Looks classy in a windowed case
Corsair’s reputation and 10 year warranty. (Can't state how important this is in a Power Supply Manufacturer)
Cons: Only con I can think of with this PSU is the thick 24 pin connector was hard to route behind the Motherboard tray
Overall Review: I have owned a few Corsair Power Supplies and I have never been disappointed
They last forever which is why they can back them up with a 10 year warranty
Because of this fact they seem to have a very good resell value
ASUS Gryphon z97 mATX
Cooler Master MasterBox Lite 3.1 TG
Intel 4790k @ 4.7GHZ
Arctic Cooler A13
16 GB Samsung @ 2400 MHZ
Corsair RM 750x
2x 3TB Western Digital Green drives
128 Samsung 860 EVO
MSI GTX 1060 6gb
Pros: Out of the box this supply looks very good. It is fully modular, with a variety of connectors, including multiple PCI-E GPU connectors and two 8-Pin CPU power connectors. It appears to be well built all around. The internals look beefy and the capacitors I can see are all known good brands. The Cables are all of a good length and the larger bundles are sleeved, while the drive and accessory power cables are the ribbon style. The unit runs cool and quiet even when the fan is running. The warranty is an amazing 10 years. The unit is the size of a normal ATX supply from what I can see, so that 750 watts is packed into a nice small package. The modular cables allow you to only use what you need leading to very clean looking and easy to service builds. The pouch it is shipped with to keep the spare cables in is a bonus as well.
Cons: The heat-shrunk sections of the 24 pin cable are a bit bulky and hard to work with, I wish they were a bit smaller and more flexible. I have a similar issue with the double headed GPU power cables, I have a preference to have 1 cable per GPU power connection, so I find myself having to deal with the second connector adding bulk to my runs, and usually having to creatively tie it out of the way. I would prefer more cables over having one cable with multiple connectors for the components that are heavy loads. The only other thing I could ask for is maybe a switch to set the minimum fan speed to allow the fan to run all the time or to allow the 0% speed quiet mode.
Overall Review: I did not knock any eggs off my review for the cons section since a lot of that is my personal preference, and I am more or less offering them up as suggestions and notes for anyone building with this supply. I was very happy with this supply through all my testing and Corsair has grown more and more over me with the build quality of their supplies. I tested my power supply for 3 weeks on a dual socket server board with a modern GPU and it gave me no issues or hiccups whatsoever, even while running the machine at load for days on end to get benchmarks. I would recommend this supply to anyone building gaming systems, medium servers, or high end desktops. The build quality looking in from the outside looks very good, I see Nichicon and Nippon Chemi-Con capacitors everywhere I can see without opening the unit and, thus, voiding the warranty.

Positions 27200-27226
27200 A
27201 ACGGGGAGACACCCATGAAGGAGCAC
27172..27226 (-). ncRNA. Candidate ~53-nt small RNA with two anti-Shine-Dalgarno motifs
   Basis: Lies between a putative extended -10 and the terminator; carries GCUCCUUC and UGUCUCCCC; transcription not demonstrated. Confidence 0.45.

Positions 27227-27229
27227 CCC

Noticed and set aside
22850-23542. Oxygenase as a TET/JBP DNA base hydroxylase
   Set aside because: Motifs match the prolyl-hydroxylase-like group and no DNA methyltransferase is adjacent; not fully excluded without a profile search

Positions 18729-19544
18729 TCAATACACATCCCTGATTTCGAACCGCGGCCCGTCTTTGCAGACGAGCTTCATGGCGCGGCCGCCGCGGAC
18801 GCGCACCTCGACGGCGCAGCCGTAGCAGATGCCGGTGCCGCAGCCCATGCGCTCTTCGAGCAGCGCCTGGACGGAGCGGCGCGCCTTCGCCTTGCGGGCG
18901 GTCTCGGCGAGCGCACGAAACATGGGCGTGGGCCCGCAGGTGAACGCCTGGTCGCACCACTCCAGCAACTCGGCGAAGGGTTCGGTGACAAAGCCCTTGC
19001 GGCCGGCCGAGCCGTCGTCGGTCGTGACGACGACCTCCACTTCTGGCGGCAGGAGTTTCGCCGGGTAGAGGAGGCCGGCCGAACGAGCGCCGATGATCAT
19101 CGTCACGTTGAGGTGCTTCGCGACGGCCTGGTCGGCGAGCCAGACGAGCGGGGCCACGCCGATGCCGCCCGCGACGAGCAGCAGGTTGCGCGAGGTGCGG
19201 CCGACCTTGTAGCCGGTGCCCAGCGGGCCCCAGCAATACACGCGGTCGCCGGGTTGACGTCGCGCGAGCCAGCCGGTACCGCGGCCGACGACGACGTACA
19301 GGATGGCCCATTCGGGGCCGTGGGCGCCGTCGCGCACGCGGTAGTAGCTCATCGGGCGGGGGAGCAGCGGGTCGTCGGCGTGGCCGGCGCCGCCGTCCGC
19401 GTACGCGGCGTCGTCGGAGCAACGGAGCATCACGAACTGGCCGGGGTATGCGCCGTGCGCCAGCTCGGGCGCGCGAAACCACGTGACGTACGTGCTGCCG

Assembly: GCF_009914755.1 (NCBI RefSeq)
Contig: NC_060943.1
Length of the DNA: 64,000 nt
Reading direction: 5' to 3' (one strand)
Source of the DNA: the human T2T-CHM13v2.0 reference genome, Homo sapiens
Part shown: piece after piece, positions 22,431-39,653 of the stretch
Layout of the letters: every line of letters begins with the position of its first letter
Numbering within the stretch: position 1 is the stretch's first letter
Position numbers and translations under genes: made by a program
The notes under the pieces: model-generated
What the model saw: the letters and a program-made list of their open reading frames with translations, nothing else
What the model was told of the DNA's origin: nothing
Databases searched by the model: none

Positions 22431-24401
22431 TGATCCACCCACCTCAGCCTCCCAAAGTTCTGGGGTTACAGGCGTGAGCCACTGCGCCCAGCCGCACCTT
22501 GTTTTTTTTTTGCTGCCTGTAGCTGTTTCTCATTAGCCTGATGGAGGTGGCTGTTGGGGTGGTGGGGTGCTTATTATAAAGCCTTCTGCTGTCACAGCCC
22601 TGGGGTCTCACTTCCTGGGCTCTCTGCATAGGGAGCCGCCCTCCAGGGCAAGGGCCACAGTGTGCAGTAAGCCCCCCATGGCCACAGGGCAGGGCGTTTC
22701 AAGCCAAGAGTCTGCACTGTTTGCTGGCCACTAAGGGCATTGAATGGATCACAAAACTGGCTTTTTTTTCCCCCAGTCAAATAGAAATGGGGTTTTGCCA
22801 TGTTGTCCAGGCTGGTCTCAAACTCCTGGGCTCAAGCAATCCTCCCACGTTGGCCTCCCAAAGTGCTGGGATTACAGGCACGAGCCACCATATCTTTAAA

Pros: * Over 62A on a single 12V rail.
Plenty of power, and a single rail ensures greater stability.
* Lots of extras in the packaging.
Includes a carry bag for PSU, screws, and plenty of foam. These aren't things that everyone will really care about, but it's nice to see Corsair go the extra mile for their customers. It's appreciated.
* Extremely quiet.
I struggled to get the fan to actually turn on with my 8700K and 980 Ti. Probably the quietest PSU I've ever tested, however my gaming rig in general is pretty loud, so it's difficult to properly measure the noise levels. Corsair markets an "optimized" fan curve for silence so this seems to be the result. Job well done.
* Impressive 10-year warranty.
One of my favorite trends in recent years is how PSU manufacturers are getting so much more competitive with their warranty lengths. We're reaching a point where 10+ years is becoming more common and it's fantastic that we're able to buy units and keep them virtually forever. I have an 11-year-old Corsair HX620 that I bought in 2007 that is still running!